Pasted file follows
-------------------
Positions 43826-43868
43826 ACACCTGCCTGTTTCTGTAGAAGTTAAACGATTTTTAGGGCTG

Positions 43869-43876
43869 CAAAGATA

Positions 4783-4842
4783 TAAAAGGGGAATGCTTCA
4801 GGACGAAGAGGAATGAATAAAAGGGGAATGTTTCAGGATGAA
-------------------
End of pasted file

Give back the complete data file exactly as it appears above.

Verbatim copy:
Positions 43826-43868
43826 ACACCTGCCTGTTTCTGTAGAAGTTAAACGATTTTTAGGGCTG

Positions 43869-43876
43869 CAAAGATA

Positions 4783-4842
4783 TAAAAGGGGAATGCTTCA
4801 GGACGAAGAGGAATGAATAAAAGGGGAATGTTTCAGGATGAA